Home / CIA Files: WWII Heroine Virginia Hall Remembered

CIA Files: WWII Heroine Virginia Hall Remembered

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The Gestapo put the name and face of Virginia Hall on a "Wanted" poster. The United States gave her the Distinguished Service Cross (DSS) "…for extraordinary heroism in connection with military operations against the enemy.” She was the only woman awarded the DSS during WWII.

Finally there is a new book of her life and a renewed interest in her Central Intelligence Agency (CIA) career, The Wolves at the Door: The True Story of America’s Greatest Female Spy by Judith L. Pearson. Most of my information comes from an excellent review by Hayden B. Peake in the "unclassified" case studies of the CIA.

This is the quintessential female hero and the kind of CIA agent — as she became after the Special Operations Executive (SOE) and the Office of Strategic Services (OSS) — that the Agency needs to show off in these years following 9/11 and the legacy of too many scandals through the last half of the century.

In the years after the ‘80s and ‘90s, when the archives of US and British intelligence services became more accessible, the history of this remarkable woman began to be more widely known and the facts (as well as the legends) began to be separated. Ms. Pearson's biography further clarifies and illuminates the facts. The facts are at least good enough to be fiction. Virginia Hall makes it, according to this biography and the records, as well fitted for a role model for girls, women, and not just a few men.

She was born in Baltimore and made it known rather early that she did not plan a life as a proper hausfrau. She went to Barnard and Radcliffe (we can assume she was not a dunce) and then continued at the Sorbonne and finally at the Konsularakademie in Vienna.

She was intent on being in the Foreign Service but did not do well in her first exam. She then decided to take a job as a clerk in an embassy overseas. She thought this would gain her experience and "the foot in the door." In 1933 in Turkey, while a clerk in the embassy, she lost her foot in a hunting accident. A prosthesis was made of wood and she returned to the Foreign Service in Venice. There she met not only with anti-feminist feelings but "…She was told that Department regulations prohibited hiring anyone without the necessary number of appendages."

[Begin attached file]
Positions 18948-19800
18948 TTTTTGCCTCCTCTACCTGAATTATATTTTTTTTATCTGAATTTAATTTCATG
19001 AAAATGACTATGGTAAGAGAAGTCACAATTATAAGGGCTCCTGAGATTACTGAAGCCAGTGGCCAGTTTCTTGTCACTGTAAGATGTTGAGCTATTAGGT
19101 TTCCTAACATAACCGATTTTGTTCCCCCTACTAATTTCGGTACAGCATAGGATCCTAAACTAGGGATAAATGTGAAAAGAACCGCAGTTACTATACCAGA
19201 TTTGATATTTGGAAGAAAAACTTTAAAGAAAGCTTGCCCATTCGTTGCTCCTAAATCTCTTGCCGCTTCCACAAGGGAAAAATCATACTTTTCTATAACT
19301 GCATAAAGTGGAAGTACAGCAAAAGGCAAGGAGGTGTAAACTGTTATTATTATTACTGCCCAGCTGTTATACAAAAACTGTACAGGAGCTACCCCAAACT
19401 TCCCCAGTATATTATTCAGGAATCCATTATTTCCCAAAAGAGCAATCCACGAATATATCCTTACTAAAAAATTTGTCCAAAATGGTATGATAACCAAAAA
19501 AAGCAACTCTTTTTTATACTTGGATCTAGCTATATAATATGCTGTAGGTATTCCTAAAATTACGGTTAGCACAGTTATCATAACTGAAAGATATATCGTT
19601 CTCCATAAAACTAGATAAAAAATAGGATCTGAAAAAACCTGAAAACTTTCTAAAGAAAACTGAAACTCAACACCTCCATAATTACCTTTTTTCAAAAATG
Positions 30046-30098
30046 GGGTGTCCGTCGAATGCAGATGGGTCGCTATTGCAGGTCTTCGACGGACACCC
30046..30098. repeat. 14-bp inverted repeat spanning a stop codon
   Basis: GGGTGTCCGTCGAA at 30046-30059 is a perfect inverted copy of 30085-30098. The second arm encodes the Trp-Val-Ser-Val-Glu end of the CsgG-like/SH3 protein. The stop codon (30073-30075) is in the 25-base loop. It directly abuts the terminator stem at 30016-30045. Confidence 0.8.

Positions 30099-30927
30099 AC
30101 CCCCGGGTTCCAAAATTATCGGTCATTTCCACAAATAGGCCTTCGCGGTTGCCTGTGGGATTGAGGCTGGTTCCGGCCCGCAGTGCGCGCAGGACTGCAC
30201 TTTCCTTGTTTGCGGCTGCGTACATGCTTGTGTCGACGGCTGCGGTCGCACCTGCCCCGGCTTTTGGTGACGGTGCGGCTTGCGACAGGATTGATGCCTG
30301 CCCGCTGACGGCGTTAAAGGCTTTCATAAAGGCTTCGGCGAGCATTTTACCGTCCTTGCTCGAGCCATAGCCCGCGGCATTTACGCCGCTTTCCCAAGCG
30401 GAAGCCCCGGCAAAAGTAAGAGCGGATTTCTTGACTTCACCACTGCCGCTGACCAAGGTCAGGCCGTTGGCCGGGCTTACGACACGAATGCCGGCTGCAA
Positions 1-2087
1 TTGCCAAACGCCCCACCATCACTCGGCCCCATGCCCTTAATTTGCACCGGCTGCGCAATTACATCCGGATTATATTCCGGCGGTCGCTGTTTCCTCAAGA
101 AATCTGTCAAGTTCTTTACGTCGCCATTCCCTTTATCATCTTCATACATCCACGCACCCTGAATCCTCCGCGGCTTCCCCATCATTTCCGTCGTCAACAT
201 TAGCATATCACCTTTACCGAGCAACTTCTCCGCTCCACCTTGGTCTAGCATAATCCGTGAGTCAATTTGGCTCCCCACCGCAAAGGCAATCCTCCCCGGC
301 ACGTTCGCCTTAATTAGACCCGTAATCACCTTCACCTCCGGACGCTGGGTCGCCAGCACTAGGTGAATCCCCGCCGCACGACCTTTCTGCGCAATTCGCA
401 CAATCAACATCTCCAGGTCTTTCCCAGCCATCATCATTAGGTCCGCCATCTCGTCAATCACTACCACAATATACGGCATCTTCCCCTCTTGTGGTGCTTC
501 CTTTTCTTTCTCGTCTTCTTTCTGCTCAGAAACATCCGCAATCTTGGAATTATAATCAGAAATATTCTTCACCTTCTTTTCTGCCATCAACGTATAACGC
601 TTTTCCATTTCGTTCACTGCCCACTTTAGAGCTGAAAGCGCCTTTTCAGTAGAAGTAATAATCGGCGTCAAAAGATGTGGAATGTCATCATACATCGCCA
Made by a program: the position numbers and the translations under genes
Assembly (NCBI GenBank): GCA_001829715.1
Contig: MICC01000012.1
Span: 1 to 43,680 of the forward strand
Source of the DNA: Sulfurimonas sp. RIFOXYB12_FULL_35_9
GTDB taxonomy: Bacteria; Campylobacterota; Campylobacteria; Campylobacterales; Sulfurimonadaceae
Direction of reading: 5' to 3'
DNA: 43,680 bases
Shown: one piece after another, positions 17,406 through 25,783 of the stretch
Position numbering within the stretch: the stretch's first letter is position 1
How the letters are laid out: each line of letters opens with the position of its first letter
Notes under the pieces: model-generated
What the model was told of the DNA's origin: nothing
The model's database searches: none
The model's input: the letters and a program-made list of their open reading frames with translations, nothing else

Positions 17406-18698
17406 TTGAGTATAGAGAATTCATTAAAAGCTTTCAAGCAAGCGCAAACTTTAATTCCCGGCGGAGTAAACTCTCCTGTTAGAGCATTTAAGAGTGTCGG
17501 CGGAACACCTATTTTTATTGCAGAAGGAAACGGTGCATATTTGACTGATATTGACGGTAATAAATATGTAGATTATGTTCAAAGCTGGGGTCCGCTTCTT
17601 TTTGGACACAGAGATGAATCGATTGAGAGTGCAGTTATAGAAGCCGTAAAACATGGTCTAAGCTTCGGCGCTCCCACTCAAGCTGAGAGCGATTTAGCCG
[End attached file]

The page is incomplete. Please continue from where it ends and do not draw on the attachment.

She was bored in an embassy job and quit in '39. In 1940 she volunteered as an ambulance driver for the French Army. In 1940 the Germans were taking Europe. Hall escaped to England. Working in the US embassy, she met Vera Atkins and her future was changed. The legendary Atkins, in the SOE:

…had well-placed friends, learned quickly, and was soon helping with recruitment, monitoring agent training, and looking after agent needs while behind the lines in France. F Section supported the resistance in matters of training, logistics, and sabotage. Getting suitable agents to work with the French was a constant problem and Atkins developed a knack for finding good ones.

Hall seemed like a good one. She was bright, a defender of freedom against the German enemy, and knew French and German (albeit with an American accent). In 1941 she entered Vichy France as an American reporter:

For the next 14 months, using various aliases — Bridgette LeContre, Marie, Philomène, Germaine — she worked to organize the resistance, help downed fliers escape, provide courier service for other agents, and obtain supplies for the clandestine presses and the forgers — all this while managing to write articles for the Post and avoid the Gestapo that had penetrated many of the resistance networks.